Andrew Graham-Dixon reviews exhibitions of Walter Crane and 'The Last Romantics.
'STARING, wild-eyed, and clutching her 'fantastic garlands', John William Waterhouse's Ophelia prepares to take her last dip. Her hysteria seems stale, stage-managed, but perhaps that was inevitable; by the time Waterhouse got round to painting the nineteenth century's favourite nutcase, in 1910, Ophelia had already been done to death, so to speak, by the Pre-Raphaelites.
It might be weak and derivative, but Waterhouse's painting is an appropriate prologue to the Barbican's massive survey of British narrative painting circa 1890-1950 - dedicated as it is to art that insisted on non-originality, that consecrated itself, for the most part, to cliche.
Whole rooms throng with Ophelias and her fellow sisters in woe, who collectively emit the drawn-out sigh of Pre-Raphaelitism's slow, slow death. But this show is more than epitaph and epilogue; it argues for a coherent but forgotten tradition in British art, no less. Casting its net wide, it finds space for, inter alia, 'Celtic Elements in Scottish Art at the Turn of the Century', assorted Rome Scholars, would-be muralists and later practitioners of narrative art such as David Bomberg, Mark Gertler and Stanley Spencer.
The exhibition organisers have opted for 'The Last Romantics' as a hold-all title, which is fine - it's fairly catchy, and has the advantage of being a line from Yeats - except that none of the work on display has any connection with Romanticism. The show is better understood as a belated riposte to The Royal Academy's 'British Art in the Twentieth Century: The Modern Movement'. Its subject is The Non- Modern Movement, its theme the survival of late nineteenth-century attitudes into this one.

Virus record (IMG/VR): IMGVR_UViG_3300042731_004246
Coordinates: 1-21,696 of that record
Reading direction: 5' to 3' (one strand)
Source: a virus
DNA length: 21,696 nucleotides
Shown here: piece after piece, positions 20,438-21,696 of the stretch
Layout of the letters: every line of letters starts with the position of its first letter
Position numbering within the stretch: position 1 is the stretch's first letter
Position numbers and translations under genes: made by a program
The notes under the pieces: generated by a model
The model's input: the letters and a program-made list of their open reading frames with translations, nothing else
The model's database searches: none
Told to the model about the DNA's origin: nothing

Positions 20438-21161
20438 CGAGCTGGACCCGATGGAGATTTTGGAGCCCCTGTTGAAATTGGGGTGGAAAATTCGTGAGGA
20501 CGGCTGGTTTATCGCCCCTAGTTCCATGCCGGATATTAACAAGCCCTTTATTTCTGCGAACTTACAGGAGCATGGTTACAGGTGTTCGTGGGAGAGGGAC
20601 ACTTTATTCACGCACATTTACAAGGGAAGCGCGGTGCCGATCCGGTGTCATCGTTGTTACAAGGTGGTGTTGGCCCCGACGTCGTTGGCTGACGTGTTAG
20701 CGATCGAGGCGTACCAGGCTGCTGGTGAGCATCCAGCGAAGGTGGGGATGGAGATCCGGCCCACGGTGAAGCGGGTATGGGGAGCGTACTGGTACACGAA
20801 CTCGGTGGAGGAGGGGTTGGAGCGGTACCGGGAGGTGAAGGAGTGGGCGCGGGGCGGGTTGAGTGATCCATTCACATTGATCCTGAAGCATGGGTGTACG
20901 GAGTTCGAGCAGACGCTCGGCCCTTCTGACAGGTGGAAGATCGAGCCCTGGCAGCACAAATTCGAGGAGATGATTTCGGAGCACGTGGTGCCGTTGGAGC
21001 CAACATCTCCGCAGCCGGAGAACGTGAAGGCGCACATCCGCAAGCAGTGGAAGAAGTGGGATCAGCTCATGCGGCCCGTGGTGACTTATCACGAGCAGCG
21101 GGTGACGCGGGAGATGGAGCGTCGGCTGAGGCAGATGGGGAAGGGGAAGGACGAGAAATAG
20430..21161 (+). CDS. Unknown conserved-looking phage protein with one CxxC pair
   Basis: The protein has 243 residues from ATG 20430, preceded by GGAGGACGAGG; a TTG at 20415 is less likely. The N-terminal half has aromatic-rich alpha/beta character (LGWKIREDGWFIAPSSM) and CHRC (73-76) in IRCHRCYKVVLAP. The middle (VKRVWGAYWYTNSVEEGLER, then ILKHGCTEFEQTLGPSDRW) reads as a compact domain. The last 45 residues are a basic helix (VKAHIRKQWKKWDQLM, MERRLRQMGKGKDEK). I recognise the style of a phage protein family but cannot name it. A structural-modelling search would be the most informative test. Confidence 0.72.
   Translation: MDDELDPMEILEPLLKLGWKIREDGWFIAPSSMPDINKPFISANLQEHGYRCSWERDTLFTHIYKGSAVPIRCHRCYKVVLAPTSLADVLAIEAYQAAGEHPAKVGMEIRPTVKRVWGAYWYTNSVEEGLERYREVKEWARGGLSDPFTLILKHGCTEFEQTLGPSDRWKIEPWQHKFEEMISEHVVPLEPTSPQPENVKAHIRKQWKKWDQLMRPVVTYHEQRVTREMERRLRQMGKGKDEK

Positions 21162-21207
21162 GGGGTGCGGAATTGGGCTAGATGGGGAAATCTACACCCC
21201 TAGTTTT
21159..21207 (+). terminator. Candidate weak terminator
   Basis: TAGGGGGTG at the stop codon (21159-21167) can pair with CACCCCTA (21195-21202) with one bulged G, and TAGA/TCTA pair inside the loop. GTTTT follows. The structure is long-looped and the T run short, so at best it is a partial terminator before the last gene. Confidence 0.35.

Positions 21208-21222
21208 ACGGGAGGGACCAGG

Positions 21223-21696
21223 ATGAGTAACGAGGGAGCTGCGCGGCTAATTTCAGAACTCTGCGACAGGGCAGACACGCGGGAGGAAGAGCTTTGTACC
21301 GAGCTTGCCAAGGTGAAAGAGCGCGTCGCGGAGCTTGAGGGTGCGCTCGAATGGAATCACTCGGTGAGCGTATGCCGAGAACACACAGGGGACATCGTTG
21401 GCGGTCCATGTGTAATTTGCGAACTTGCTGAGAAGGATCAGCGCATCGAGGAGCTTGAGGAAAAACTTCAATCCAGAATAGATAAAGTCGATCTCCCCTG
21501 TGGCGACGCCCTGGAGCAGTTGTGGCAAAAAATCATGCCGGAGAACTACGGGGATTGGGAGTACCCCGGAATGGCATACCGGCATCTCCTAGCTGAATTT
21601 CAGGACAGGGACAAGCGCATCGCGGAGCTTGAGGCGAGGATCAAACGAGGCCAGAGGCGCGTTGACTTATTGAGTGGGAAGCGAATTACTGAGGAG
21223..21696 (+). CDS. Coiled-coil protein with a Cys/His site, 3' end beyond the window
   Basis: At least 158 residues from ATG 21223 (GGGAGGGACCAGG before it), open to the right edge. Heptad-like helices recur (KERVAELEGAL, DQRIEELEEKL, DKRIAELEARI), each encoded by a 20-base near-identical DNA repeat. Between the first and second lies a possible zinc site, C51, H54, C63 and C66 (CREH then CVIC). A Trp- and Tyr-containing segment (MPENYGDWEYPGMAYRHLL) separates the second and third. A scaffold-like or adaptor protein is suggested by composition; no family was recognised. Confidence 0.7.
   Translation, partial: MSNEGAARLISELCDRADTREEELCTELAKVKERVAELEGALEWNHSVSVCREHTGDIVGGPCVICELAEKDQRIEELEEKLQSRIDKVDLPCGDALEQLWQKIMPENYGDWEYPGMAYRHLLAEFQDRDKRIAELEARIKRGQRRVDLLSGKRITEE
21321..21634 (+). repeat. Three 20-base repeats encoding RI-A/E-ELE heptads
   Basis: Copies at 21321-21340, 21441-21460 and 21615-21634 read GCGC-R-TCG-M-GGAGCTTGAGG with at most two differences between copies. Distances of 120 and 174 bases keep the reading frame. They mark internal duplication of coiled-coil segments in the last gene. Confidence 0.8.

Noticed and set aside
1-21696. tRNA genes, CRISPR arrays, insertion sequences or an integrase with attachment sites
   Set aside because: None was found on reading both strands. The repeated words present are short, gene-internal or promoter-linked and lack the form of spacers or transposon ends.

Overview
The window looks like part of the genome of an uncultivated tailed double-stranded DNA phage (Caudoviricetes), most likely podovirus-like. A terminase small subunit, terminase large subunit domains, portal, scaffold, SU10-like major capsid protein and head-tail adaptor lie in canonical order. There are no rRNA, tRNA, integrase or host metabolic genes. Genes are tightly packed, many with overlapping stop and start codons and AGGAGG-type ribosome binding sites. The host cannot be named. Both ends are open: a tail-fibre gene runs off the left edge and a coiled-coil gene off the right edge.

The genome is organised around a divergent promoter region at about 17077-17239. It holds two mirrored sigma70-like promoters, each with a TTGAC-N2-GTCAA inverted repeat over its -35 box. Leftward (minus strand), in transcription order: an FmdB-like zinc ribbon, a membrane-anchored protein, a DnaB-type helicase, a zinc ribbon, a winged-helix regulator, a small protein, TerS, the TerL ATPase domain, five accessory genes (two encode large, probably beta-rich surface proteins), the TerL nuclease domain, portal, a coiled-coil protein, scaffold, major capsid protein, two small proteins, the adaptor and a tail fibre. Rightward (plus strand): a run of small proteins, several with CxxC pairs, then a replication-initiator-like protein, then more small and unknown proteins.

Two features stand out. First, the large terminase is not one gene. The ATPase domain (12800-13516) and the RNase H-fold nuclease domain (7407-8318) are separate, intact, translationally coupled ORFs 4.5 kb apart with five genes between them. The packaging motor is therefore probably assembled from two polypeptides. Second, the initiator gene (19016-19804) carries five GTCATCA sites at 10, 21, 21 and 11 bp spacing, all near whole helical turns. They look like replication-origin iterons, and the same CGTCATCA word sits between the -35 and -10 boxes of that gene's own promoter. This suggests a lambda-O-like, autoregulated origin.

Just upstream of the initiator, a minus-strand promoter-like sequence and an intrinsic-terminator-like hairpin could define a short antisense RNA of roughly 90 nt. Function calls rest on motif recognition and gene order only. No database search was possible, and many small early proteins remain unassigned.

Some of the survivals are, indeed, remarkable. The palm for reactionary persistence goes to Frank Cadogan Cowper, whose Pre-Raphaelite painting, The Four Queens Find Lancelot Sleeping, dates from 1954. Only when you read the label and look again do you notice, perhaps, that these four Rosettian femmes fatales are coiffed and made up like 1950s movie-stars. It was no spoof; while Abstract Expressionism was bubbling under in New York, Mr Cowper genuinely felt that this sort of thing represented the way forward for art.
The earlier 'Post-Pre-Raphaelites', as they have been called, prove him wrong. Evelyn de Morgan's Flora, painted 60 years before Cowper's stunning anachronism, is a morbidly decorative, terminal example. She has been shamelessly lifted from Botticelli's Primavera; the paintwork does its best to enamel her to death, in true Post- Pre-Raphaelite style, while de Morgan's half-hearted attempt at a jewelled luxuriance of vegetation gives the impression that the spirit of Spring is being strangled by William Morris wallpaper.